Sunday, March 2, 2014

American Gothic (1988)

Cynthia (Sarah Torgov) has just been released from hospital after a breakdown following the accidental death of her baby. The baby’s father, her boyfriend Jeff (Mark Erickson), thinks it’s a good idea to fly her camping on an island somewhere in the American North-West. Their friends Terri (Caroline Barclay), Rob (Mark Lindsay Chapman), Lynn (Fiona Hutchison), and Paul (Stephen Shellen) accompany the couple, but what was supposed to be a relaxing time ends up rather differently for everyone involved.

The private plane the friends are flying in has some sort of problems and has to go down on a different island than planned. At first, the friends assume the new island is uninhabited, the house they find on it empty, but eventually, they meet the island’s inhabitants, a rather eccentric older couple who only want to go by the handles of Ma (Yvonne De Carlo) and Pa (Rod Steiger). They’re somewhat welcoming, if you ignore that they seem to think it’s still the 1920s, Pa likes himself some fire and brimstone religion, as well as overlook an increasing series of other things that turn from eccentricity to outright craziness.

One by one, Ma’s and Pa’s physically grown-up children pop up, too. There’s Fanny (Janet Wright), a middle-aged woman who thinks she’s eleven years old and takes care of her very own mummified baby, as well as her brothers Woody (Michael J. Pollard) and Teddy (William Hootkins), both also not acting their age. Not surprisingly, the family will soon turn out not just to be outright crazy but also rather murderous in various unpleasant ways.

By 1988, the slasher genre was dead as a teenager having sex, with increasingly cheaper films that were at best trying to mask their increasing lack of any ideas of their own with ever increasing amounts of gore and/or nudity. Nobody seems to have told veteran British director John Hough about that, though, and so American Gothic turns out to be anything but lacking in ideas of its own.

Sure, the film’s basic structure is that of your classic slasher movie, but right from the start, the film prefers to use slasher clichés as a starting point from which to wander off in its own directions. These directions rather often tend to end up in the realm of the grotesque, as if every cliché about evil backwoods clans had grown into a thing as monstrous as it is comical – if you’ve got the appropriate sense of humour for it. In this context, I can’t say I’m surprised one of the film’s two writers, Burt Wetanson, only other writing credits beyond American Gothic are in the realm of children’s animation, because the feel of the violent parts of American Gothic is very often that of children’s animation gone bad, with the film’s crazy family and their brand of carnage (death by swing!) having something disturbingly and comically childlike.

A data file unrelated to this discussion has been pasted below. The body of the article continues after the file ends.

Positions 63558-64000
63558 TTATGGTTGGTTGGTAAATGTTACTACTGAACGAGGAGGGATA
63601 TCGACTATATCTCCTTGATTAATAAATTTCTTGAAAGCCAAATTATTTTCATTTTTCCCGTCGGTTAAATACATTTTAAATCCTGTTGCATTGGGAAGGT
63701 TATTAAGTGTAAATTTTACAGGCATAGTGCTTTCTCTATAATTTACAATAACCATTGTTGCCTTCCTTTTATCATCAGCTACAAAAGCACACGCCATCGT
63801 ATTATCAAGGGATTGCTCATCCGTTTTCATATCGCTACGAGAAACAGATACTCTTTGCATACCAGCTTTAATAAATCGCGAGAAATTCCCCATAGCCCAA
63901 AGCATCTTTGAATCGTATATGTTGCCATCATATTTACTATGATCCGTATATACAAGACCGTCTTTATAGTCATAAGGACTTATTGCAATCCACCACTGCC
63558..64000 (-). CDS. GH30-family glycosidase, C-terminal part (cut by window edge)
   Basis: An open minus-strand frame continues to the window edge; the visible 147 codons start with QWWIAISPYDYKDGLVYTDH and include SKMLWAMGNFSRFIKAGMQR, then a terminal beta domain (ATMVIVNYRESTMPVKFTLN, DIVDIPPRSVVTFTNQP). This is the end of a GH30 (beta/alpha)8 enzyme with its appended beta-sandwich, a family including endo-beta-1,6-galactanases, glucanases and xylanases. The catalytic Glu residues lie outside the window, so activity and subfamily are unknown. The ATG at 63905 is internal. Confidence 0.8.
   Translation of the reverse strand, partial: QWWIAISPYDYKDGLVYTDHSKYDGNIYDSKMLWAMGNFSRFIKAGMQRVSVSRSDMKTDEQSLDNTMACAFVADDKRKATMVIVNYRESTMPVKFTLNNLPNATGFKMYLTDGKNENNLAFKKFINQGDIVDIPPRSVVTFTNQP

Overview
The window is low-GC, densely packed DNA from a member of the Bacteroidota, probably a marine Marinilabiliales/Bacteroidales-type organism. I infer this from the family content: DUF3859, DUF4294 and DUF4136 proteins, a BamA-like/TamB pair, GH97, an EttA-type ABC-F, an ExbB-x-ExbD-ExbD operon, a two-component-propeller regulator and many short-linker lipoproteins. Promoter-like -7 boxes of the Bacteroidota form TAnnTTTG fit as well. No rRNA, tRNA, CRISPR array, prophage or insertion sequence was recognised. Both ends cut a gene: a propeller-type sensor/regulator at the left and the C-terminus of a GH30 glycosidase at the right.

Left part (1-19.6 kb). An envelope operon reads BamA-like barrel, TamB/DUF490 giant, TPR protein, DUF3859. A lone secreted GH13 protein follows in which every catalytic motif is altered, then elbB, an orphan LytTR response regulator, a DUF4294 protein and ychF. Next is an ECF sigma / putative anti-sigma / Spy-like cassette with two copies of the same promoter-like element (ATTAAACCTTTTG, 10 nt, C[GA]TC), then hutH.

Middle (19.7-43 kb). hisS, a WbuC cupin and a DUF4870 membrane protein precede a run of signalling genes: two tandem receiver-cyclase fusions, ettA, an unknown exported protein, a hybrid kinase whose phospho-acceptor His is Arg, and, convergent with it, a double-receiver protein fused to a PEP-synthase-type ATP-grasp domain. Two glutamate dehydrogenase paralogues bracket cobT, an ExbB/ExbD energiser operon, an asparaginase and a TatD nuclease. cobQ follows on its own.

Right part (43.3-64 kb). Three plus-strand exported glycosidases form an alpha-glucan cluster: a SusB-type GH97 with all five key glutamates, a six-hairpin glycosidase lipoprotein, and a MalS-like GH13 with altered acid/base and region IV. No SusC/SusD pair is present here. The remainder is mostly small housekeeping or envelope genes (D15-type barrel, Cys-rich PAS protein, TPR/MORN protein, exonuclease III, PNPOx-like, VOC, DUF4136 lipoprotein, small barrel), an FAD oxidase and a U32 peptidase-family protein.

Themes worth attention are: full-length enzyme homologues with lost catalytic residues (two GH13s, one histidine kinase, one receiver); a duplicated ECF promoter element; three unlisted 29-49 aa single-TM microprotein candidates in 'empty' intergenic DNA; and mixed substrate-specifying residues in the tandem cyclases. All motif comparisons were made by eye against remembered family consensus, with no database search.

The film does other clever things too, like making the film’s meat locker of characters not quite as young, and certainly not as vile, as typical of slasher movies, and providing the killer family with many an interesting character trait that again feeds the mood of the macabre and grotesque, instead of keeping them blank. American Gothic also sets up its final girl sequence in a very original manner, using its own (and still darkly funny) grotesqueness as the basis and effect of it. Saying more about this part of the film would go into unnecessary spoiler territory, I think, so let’s just say that it’s a very clever way to come to the final girl carnage that fits the film’s tone perfectly, and nicely plays with genre conventions.

American Gothic’s series of increasingly grotesque, funny, and hysterical set pieces does fit John Hough’s direction style nicely, too. Hough uses the same over-blown tone he also preferred in its much loved by others, much maligned by me Legend of Hell House. Only in American Gothic, the campy craziness/grotesqueness (depending on your interpretation of these terms) is actually the point of the film and not the director missing the point of how to make a haunted house movie.

The cast is clearly in on the joke too, with the veteran actors playing the insane family pumping up the scenery chewing to the proverbial eleven, and enjoying it (or so I can’t help but assume). The younger actors playing their victims aren’t quite as nuanced about their scenery chewing, but the film’s staunchly un-naturalist approach to everything but its locations (those look budget-consciously real, and appropriately moody) does wonders to make their performances work too.

Boy, they really don’t make movies like this anymore.

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